official survey;

but of his own authority, di. rected the line to be run so as to include the barrack; that he actually inclosed it, and with it, a public road, the only one leading to the port; and that he refused to evacuate the barrack when requested so to do by the government, which had gratuitously loaned it to him.

The proceedings instituted by the government resulted in a decree, declaring the land where the barrack stood to be the property of certain infants, from whose mother, the widow Bedoya, Mr. Hopkins had purchased it for the sum of seventyfive dollars. That this was the whole purchase money has not been denied. The requisite steps were not taken to divest the infants of their title, or to authorize the holding of the land by aliens.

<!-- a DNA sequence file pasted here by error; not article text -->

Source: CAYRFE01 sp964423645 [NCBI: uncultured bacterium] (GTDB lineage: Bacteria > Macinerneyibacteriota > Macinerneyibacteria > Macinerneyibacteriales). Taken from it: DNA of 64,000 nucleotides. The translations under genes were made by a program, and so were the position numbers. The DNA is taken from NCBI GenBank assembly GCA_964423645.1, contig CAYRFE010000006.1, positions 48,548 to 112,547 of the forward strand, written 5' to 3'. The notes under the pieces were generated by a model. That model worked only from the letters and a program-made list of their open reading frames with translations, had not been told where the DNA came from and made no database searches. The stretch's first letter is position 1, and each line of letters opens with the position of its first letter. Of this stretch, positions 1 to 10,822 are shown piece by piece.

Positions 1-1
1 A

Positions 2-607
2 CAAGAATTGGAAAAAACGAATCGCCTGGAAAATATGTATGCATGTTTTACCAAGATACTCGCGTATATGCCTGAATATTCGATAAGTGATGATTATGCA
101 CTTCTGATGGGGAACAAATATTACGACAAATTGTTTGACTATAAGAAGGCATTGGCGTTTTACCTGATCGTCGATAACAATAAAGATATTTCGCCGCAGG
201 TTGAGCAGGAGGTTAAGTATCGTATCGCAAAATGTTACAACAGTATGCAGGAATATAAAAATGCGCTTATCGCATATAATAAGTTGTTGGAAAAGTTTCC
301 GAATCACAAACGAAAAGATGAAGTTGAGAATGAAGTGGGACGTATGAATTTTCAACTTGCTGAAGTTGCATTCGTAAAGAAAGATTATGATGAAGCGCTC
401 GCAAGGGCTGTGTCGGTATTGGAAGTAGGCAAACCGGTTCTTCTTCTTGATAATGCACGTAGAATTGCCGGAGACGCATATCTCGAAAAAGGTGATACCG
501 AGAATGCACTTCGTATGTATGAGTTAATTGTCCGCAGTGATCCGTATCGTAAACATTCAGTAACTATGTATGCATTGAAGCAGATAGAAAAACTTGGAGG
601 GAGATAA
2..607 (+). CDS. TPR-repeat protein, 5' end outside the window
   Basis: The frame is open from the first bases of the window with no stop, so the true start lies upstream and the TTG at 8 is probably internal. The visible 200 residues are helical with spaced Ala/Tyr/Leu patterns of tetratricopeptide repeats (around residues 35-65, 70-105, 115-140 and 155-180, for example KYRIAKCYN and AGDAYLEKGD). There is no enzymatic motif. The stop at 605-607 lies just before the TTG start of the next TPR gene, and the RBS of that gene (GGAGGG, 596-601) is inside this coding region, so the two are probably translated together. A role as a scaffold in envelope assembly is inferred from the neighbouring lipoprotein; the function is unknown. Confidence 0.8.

The real estate of the company was also embraced in th beforementioned mortgage, and consisted of about twelve acres of land at San Antonio, purchased from different indi. viduals, costing $237.50, and also the cigar factory at Asuncion, costing $2,500.75. To the factory, the title had been perfected by deed registered, and possession given, and the assent of the President endorsed thereon, authorizing them as foreigners to hold the land as required by the laws of Paraguay.